Keeping the Spirit of Poila Baishakh Alive

Even though our lives are governed by the Gregorian calendar, Bengalis are often fixated to their own panjika to follow almost every auspicious date and this is one observation I’ve made since childhood. So when it comes to a special occasion like the Bengali New Year, it’s obvious for them to stick to their own calendar. Poila Baishakh or Naboborsho, as its popularly called, falls on the first day of Baishakh very much like the Tamil New Year ((Puthandu Vazthukal), Baisakhi in the Punjab, Vishu in  Kerala, Rongali Bihu in Assam and Maha Vishuva Sankranti in Orissa, i.e, April 14 or 15 every year.

New Year to All

New Year to All

To my friends celebrating the joy of New Year in different parts of India, let me give you a sincere sketch of the Bengali New Year, and “how things have changed” (like most Bengalis repent) and yet it remains the most remarkable day for the people in Kolkata! (to everyone living in the vibrant city and not just the Bengalis )

Ask your grandparents about Poila Baishakh, and be prepared for the standard reply: “Poila Baishakh is no longer what it used to be even a decade or two ago.”  Probe a little further and they’ll also tell you that Kolkata is gradually losing its old world charm, thanks to the winds of globalization. (At least we thank God for that)

This whole fuss about “losing the charm” may be true to an extent… because even a decade or two ago, this festival was about family members getting together. The elderly women of the house were busy preparing a traditional family lunch. Evenings were marked by a cultural programme at home. Some used to go to their local clubs for music and dance performance or headed to see a theatre or play (my dad still does by the way!).

You may ask now whether Poila Baishakh celebration is really dying a mournful death for the scions today? The answer is “Not really”. And this is not my thoughts alone. This is what I gathered from people of the city. The newer generation still loves to celebrate Poila Baishakh. In fact, they keep adding their unique ‘cool’ culture to the traditional festival making it quite ‘hip’ with the passage of time.

The new breed of Bengalis (and I don’t exclude myself from the sort) enjoy celebrating it just like any other special day such as Mothers Day, Friendship Day, Christmas Day, Valentines Day and of course the English New Year. For many in the city, the celebration is a combination of traditionalism with modernity.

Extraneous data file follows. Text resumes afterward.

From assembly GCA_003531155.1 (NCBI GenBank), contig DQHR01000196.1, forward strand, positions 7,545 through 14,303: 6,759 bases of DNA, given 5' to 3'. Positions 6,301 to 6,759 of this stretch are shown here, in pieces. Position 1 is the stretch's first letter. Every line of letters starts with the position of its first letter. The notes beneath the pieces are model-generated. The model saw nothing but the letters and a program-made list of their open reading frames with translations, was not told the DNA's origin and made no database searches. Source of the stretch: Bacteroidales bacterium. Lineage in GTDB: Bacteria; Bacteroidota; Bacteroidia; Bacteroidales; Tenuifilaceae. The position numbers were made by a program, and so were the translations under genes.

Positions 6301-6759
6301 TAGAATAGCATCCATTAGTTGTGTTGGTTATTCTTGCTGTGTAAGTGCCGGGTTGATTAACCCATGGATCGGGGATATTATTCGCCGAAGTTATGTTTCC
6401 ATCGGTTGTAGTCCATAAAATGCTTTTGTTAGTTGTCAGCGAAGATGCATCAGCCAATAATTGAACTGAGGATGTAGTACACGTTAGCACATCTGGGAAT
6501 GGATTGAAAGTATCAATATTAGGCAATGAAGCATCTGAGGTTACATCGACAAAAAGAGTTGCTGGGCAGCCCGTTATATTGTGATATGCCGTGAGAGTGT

Some prefer to dress up in a traditional sari or kurta-payjamas and believe that it’s time to go back to your roots. It actually feels good to spend time with friends and families on this special day and I agree to this. And most love to gorge on the sumptuous food fares at the city restaurants. Some others love the traditional Bengali platter like luchi and aloo dum for breakfast, and, polao, chanar dalna, bhetki paturi and kosha mangsho along with chutni and mishti doi for lunch.

If you ask me what I do in particular, well… nothing great, but it’s a feel good day. I do spend time with family and friends, meditate, cook and try to make it a bit different from the mundane in my own small way.

The retail outlets make the most out of this festival actually…. “Sale” Sale” everywhere and we all enjoy shopping for clothes, utensils, jewelry and home furnishing items. What needs to be mentioned is traders and shopkeepers still celebrate Poila Baishakh with so much of zest and this has not changed at all.  They not only observe the halkhata ceremony, but also decorate their shops with flowers and garlands. May be the khatas have been replaced by computers for many. The trend of offering sweets to customers also continues.

I can see the Poila Baishakh mood prevailing everywhere in kolkata. May not be the same as what it used to be decades back, but we thrive on change, don’t we? And whether you call it ‘commercialism’ or “the winds of change’ or ‘getting back to your roots’, the day remains special to every Kolkatan and it will never completely fade away – much like the pink panjika that remains a part and parcel of every Bengali household.

With this I sign off… and wish you all A Very Happy & Prosperous New Year!

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